Dangers of Painkiller Abuse
Painkillers are the most commonly abused prescription drugs. There are several types of painkillers, but the most effective ones are part of the Opioid pain reliever family, and require a prescription to obtain. These painkillers are derived from Opium and are extremely addictive, both physically and psychologically. Many painkillers, opioids specifically work by affect the cerebral Opioid receptor system.
The painkillers’ tendency to cause addiction is thought to be due to their effect on the neurotransmitter dopamine, which is associated with pleasure and reward. Other prescription painkillers work in a variety of ways, often with an effect on a combination of neurotransmitters including Serotonin, Norepinephrine, Dopamine and others. Some Opioid painkillers contain different substances, such as Acetaminophen or Ibuprofen, which are non-addictive painkillers.
All prescription painkillers are addictive and have great potential for abuse, addiction and overdose. If a doctor must prescribe a painkiller, there are strict guidelines that must be followed.
Emergency room visits related to pain killer use rose 153% from 1995 to 2002, while admissions to drug treatment programs for individuals using painkillers rose 321% from 1995 to 2005.
Street Names for Painkillers
There are a multitude of Painkillers your loved one could be abusing. If you are curious to what drug it is he or she is abusing, here are some street names for the most commonly abused Painkillers:
Effects of Painkillers
Signs and symptoms of prescription painkiller addiction is varied and numerous. Noticeable symptoms may include: insomnia, sweating, slurred speech, weakness, low energy, mood changes and irritability.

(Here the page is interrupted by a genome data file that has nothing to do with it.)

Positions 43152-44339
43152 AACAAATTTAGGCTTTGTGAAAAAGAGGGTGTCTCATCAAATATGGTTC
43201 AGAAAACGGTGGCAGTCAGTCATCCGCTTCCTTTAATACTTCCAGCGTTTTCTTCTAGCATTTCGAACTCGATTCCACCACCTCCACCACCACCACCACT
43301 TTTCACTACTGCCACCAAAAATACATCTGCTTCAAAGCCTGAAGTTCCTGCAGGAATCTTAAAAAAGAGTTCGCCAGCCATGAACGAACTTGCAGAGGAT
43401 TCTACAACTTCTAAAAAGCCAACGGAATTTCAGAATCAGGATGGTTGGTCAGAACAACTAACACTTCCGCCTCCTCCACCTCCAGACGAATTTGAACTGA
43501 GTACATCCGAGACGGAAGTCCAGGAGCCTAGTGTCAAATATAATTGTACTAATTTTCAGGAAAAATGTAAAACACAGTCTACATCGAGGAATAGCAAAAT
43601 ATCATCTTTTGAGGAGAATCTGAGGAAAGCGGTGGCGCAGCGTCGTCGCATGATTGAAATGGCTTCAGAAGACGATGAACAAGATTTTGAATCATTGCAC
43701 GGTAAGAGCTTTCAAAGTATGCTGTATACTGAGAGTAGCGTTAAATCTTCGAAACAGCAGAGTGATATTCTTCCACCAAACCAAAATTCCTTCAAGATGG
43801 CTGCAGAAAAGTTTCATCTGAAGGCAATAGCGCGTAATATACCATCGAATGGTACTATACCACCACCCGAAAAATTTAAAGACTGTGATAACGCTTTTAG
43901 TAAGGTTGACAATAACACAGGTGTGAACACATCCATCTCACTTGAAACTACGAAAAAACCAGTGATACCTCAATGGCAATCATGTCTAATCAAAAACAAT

Any display of withdrawal symptoms indicates a problem, however if the person has been taking the drug for a prolonged period of time, then he or she will most likely be physically dependent. At this point the user may be displaying these behaviors to feel normal.
Another sign of a problem can include visiting different doctors for more prescriptions, as the person will need an increasing amount and would naturally run out too quickly. If someone you know is abusing Painkillers, he or she might start buying them off the streets surrounded by dangerous people.
Warning signs of Painkiller abuse in a loved one
There are many different types of Prescription Painkillers your loved one may be abusing. A few of common one’s are: Percocet, Oxycodone, Morphine and Fentanyl. All Painkillers will have similar effects, because they are Opioid drugs. Although some Painkillers are stronger than others a tolerance to the drug can occur, increasing the risk of an overdose. If you are worried about a loved one abusing Painkillers, here are some common signs:
One of the more common signs of a problem is if your loved one has a prescription and is lying about the frequency and rate it is being taken. If he or she were taking the drug as prescribed there would be no need to conceal the amount that is being taken.
If your loved one does not have a prescription for Painkiller’s, then there is a possibility that your loved one is buying them on the streets. If you notice cash, jewelry or electronics missing, it may be your loved one trying to support his or her habit.
Another clear sign of Painkiller abuse is a lack of motivation. Your loved one may end up losing his or her job or drop out of school because the only thing that is important to him or her is getting high, and may only leave their room to get more drugs.
Factual Dangers: Painkillers
Painkillers are some of the most abused substances in the world. Abuse can begin by getting into an accident and being prescribed a Painkiller, but instead of quitting, one would go back to get more. Also, you or a loved one could be introduced to Painkillers by a friend to relieve stress. Regardless of how it starts, the same signs of a Painkiller addiction will be present. Here are some of the most common signs of Painkiller addiction: